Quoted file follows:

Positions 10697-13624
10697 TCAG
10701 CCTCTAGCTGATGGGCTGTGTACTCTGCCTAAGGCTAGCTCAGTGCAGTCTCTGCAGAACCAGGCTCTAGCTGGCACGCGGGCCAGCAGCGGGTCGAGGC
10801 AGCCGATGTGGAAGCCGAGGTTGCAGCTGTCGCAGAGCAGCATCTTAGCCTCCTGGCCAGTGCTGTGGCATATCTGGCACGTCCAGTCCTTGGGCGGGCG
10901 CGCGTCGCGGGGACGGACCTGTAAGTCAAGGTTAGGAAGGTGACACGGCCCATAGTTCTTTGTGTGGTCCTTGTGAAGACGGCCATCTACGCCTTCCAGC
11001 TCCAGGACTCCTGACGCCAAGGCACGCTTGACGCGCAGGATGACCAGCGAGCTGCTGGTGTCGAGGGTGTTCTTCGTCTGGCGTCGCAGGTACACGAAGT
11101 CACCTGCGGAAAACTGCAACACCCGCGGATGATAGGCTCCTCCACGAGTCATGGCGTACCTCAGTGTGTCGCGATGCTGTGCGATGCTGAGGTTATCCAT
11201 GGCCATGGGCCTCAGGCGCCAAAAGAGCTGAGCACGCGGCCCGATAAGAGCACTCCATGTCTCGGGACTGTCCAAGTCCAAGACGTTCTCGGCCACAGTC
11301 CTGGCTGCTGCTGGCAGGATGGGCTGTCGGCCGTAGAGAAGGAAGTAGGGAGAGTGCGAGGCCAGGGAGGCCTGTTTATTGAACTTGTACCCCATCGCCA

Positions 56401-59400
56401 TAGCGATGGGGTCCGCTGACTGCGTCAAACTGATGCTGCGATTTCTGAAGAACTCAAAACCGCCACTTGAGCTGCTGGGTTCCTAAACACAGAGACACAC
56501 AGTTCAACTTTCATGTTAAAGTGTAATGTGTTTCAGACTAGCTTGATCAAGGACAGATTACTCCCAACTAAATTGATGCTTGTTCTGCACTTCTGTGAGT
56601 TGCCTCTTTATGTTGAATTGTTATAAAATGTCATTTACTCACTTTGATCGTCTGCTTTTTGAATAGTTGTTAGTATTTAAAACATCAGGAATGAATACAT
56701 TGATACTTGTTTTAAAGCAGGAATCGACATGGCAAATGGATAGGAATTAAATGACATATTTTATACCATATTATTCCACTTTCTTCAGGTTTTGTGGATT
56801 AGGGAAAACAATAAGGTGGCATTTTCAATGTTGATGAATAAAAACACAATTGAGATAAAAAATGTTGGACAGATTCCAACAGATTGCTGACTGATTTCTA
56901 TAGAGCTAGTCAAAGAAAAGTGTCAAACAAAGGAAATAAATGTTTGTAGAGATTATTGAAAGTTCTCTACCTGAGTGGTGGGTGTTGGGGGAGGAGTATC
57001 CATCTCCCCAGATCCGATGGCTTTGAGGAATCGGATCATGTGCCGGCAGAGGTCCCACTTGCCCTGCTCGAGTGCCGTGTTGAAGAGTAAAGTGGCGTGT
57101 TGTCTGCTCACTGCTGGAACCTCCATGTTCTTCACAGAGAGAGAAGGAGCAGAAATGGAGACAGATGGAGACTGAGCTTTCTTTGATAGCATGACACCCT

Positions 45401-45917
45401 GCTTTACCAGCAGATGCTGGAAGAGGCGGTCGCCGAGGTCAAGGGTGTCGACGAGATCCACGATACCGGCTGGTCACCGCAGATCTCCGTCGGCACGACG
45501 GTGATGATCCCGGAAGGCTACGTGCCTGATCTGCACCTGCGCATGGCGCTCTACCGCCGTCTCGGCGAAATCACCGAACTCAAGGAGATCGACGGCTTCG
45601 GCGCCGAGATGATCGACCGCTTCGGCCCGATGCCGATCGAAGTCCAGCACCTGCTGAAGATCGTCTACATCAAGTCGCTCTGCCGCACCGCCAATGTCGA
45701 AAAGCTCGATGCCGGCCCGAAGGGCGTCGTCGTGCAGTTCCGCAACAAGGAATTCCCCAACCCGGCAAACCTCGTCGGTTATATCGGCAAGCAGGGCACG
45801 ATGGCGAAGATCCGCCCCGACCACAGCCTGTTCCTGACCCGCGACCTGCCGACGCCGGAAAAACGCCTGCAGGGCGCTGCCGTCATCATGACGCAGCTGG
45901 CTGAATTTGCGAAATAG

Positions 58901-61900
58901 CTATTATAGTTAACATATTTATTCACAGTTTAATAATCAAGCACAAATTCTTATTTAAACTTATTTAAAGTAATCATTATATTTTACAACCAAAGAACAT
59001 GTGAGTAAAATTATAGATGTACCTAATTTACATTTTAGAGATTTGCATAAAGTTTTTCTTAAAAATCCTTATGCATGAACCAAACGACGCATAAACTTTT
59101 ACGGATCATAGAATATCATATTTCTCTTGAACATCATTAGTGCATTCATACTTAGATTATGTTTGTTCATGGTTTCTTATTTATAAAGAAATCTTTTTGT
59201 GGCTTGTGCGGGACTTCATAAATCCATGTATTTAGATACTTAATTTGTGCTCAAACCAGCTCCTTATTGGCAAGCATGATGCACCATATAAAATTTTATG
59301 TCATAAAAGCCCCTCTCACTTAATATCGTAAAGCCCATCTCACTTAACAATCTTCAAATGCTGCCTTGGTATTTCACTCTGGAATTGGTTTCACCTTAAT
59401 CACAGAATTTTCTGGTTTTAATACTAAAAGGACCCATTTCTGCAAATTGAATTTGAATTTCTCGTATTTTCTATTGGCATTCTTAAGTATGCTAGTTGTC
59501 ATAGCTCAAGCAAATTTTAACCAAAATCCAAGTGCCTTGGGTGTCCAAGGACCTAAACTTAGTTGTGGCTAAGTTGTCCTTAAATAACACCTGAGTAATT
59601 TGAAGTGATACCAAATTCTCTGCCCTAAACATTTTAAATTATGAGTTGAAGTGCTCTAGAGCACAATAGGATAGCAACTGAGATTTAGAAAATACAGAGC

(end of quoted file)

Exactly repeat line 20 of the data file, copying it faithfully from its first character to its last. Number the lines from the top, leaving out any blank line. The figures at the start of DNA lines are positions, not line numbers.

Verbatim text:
45401 GCTTTACCAGCAGATGCTGGAAGAGGCGGTCGCCGAGGTCAAGGGTGTCGACGAGATCCACGATACCGGCTGGTCACCGCAGATCTCCGTCGGCACGACG